The Manhattan Jaspers came out steaming hot, hitting 6 of 10 three’s in the first 13 minutes, but would go on to be out-scored 43-68 for the rest of the game. The Jaspers lost, 66-81, to their ACC opponent in the first game of the season for both teams. While the Jaspers will return to action on Tuesday against another tough opponent in UMASS, here are some key points to take away from Saturday’s game.
Fouls, Fouls, Fouls
Manhattan’s full-court press was causing all types of havoc for Florida State in the first 10 minutes of the game. The Seminoles had just five field goals made at the 7:26 mark in the first half, until the Jaspers started to bail them out. Florida State then went on to make 12 free throws off nine Manhattan fouls in the final seven minutes, which gave them the lead for good.
The speed Manhattan played at for those first 13 minutes were tough to get ready for, and the fouls not only added easy points on the board, but gave the Florida State players a chance to catch their breath.
“Their system is not easy to prepare for when you don’t play against it very much,” Florida State coach Leonard Hamilton said after the game to Seminoles.com. “They create a lot of havoc, and I thought that we were extremely tentative at the beginning of the game.”
While it is hard not to foul playing a full-court press, Ashton Pankey and Emmy Andujar have to find a way to stay out of foul trouble this season. Pankey and Andujar each picked up three fouls in the first half, forcing them to both sit on the sidelines for over the final four and a half minutes. Andujar and Pankey had to watch a five point lead turn into an 18-7 run for Florida State, which put Manhattan down six going into halftime – a lead they would never overcome.
Carlton Allen also committed careless fouls. Allen fouled out in just five minutes, including a 3-point shot, which he had no business leaving the ground to contest.
Three players fouled out for the Jaspers for the first time since 2012.
Point Guard Play Was Sharp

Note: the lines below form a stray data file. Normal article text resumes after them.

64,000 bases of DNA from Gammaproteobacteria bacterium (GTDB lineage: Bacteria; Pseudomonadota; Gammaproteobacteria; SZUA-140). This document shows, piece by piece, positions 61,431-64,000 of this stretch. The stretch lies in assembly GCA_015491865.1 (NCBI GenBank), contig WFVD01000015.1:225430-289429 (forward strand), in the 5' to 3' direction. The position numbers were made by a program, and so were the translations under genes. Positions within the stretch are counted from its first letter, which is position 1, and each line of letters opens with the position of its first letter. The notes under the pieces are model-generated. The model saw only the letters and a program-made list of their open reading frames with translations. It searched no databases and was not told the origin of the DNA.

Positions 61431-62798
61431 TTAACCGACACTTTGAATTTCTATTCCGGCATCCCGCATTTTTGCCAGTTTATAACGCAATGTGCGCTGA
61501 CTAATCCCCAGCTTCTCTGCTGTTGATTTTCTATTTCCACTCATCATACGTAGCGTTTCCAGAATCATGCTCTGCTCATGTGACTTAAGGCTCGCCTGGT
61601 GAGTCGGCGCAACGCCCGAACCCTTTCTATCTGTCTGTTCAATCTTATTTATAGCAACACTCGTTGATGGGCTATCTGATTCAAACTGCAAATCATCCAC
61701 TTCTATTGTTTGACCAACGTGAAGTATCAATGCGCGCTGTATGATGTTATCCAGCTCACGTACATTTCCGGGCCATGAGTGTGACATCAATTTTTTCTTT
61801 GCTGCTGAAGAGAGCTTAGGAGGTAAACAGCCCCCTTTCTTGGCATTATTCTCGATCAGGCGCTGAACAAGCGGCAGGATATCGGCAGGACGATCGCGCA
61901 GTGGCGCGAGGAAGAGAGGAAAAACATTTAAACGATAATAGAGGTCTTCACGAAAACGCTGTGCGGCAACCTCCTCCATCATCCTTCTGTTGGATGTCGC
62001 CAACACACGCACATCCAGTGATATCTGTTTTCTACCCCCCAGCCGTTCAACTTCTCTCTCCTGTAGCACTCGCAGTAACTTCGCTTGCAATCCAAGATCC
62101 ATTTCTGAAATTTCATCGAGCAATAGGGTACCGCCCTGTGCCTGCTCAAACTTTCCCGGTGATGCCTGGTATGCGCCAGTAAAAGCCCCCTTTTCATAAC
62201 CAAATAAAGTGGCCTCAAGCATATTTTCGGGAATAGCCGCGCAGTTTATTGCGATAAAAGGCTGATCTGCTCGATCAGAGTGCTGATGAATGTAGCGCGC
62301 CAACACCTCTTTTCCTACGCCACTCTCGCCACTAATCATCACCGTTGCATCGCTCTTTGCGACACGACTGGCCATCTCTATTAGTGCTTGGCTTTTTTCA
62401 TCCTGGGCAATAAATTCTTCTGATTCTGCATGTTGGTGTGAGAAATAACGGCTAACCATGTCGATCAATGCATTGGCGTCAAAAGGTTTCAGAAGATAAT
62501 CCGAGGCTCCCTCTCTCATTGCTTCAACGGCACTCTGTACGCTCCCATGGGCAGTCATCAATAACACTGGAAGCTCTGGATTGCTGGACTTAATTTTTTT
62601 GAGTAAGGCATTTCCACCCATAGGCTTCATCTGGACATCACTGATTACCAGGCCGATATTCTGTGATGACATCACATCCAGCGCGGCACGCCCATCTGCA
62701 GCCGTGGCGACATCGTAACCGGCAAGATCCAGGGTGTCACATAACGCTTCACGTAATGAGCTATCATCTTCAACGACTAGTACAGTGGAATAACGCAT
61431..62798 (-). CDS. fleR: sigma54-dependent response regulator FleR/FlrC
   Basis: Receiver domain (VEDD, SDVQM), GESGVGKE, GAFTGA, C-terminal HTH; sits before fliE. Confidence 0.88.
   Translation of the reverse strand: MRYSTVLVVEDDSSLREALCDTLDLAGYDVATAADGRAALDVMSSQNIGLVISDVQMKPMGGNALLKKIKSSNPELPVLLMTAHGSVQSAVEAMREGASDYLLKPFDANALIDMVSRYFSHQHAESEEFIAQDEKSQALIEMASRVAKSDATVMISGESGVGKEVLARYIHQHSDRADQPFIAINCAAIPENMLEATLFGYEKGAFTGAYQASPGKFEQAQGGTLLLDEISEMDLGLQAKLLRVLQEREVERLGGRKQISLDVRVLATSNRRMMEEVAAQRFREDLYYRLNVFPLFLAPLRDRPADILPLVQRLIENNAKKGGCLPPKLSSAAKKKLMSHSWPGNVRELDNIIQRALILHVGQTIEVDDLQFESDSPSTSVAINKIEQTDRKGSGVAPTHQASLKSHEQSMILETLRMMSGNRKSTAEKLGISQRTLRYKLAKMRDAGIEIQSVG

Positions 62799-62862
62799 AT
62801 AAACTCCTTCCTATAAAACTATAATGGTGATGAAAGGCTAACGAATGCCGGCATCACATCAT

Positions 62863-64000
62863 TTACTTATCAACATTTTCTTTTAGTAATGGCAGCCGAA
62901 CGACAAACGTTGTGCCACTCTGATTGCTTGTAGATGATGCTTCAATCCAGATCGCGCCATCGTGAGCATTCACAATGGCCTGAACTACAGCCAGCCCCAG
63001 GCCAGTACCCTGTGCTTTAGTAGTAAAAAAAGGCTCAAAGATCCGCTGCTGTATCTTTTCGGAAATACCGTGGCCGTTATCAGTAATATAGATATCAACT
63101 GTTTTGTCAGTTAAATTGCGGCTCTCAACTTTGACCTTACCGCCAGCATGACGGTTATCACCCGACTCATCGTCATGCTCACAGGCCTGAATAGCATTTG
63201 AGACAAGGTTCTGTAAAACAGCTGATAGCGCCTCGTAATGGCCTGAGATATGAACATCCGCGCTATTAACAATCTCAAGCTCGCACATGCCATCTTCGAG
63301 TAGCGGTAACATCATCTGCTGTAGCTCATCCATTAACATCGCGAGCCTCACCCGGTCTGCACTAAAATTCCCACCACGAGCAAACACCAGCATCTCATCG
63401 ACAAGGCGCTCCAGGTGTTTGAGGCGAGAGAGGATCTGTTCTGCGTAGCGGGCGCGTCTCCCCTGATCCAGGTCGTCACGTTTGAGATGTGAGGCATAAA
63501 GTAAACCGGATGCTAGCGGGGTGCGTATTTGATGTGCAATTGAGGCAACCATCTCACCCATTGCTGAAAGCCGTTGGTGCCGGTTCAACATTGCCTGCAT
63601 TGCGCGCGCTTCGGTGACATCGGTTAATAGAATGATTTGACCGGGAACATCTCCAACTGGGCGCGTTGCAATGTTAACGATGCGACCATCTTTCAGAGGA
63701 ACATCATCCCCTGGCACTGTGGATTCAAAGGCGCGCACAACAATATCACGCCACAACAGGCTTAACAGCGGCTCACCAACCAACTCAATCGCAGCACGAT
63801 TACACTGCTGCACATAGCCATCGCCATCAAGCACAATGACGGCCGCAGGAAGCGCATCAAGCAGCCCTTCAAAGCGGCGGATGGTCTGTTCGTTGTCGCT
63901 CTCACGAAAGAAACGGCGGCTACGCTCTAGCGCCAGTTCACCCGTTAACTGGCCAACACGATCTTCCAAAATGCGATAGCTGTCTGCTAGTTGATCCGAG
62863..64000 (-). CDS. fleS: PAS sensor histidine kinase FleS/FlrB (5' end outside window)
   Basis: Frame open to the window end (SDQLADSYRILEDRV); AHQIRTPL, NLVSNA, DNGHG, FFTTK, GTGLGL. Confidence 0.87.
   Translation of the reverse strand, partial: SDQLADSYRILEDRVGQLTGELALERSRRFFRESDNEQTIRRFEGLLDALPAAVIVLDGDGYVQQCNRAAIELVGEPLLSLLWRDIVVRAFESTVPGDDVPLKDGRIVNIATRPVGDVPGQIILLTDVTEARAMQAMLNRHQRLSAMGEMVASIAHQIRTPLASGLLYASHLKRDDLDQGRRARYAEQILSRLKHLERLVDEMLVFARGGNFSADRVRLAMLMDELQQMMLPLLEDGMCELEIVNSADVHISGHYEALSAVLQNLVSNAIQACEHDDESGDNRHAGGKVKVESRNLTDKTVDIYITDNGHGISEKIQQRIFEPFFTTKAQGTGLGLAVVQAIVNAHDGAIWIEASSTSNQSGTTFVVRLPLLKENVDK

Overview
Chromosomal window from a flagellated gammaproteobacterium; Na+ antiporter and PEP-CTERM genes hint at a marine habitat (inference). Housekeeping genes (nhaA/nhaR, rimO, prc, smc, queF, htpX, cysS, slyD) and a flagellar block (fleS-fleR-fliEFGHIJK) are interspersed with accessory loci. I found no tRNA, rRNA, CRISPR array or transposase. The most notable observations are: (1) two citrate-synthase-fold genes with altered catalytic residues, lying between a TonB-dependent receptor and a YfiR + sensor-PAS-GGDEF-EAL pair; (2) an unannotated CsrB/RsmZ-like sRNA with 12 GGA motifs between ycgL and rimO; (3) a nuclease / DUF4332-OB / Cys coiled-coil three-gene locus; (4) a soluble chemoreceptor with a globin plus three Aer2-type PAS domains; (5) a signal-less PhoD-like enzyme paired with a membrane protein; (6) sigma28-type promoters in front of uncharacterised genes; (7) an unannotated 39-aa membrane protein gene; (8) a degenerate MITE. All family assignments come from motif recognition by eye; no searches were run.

Tyler Wilson got the start, but Wilson and Stores both played for over 20 minutes. Replacing Mike Alvarado won’t be easy, but both guards seemed up for the challenge against Florida State.
While the stats won’t pop off the stat sheet – a combined 15 points and two assists – both guards were swarming on the full-court press. Wilson and Stores were a big reason Manhattan got off to its fast start. Although they both fouled out, the game was out of reach when each player picked up their fifth foul.
Wilson was also effective getting to the rim on multiple occasions. He couldn’t finish – ending with no made field goals – but he took nine free throws in the game. After a layup by Robbie Berwick, Wilson sprinted up the court and threw a pass to Richards who passed to Pankey who scored an easy layup. Plays like that won’t appear on the stat sheet, but Wilson’s quickness can change games quickly.
Stores was also effective on both ends of the court. He knocked down 3 of 7 (42.8 percent) from behind the arc and took three charges on defense. Coming off an injury, Stores was still willing to sacrifice his body.
Manhattan Needs to Find Offensive Identity
Manhattan came out on fire as it knocked down 6 of its first 10 three point attempts. Once the team cooled down, they had trouble getting the ball to the hoop.
The half-court offense was stagnant. With three new players and a whole bunch of new roles, the Jaspers may still be getting acclimated to each other. If the Jaspers have a go-to guy, it was unclear who it was. They had trouble getting the ball to Pankey down low. Jermaine Lawrence struggled offensively, finishing with as many points – four –as he had turnovers, and Andujar didn’t look to attack as much as he should have.
Give credit to Florida State. Their size made life difficult for the Jaspers inside the paint. Seven-footer Kiel Terpin Turpin disrupted shots and guard Dayshawn Watkins tallied three steals.
“They got out to our shooters,” head coach Steve Masiello said to Seminoles.com after the game. “Their size is so imposing when you get in the lane, they force you to make tough two’s and that’s why they’re such a great defensive team.”
Andujar was able to get to the rim during the second half, and that’s when Manhattan’s offense seemed to look at its best. Andujar’s strength allows him to finish at the rim, while he has a strong sense of where to distribute the ball when he’s in the lane. Andujar may have to be the spark plug for the Jaspers this season.
“I don’t think we played up to our capabilities,” Masiello said to Seminoles.com. “But that’s why we close at Florida State and what we can do is learn from our mistakes, get better and turn the page.”
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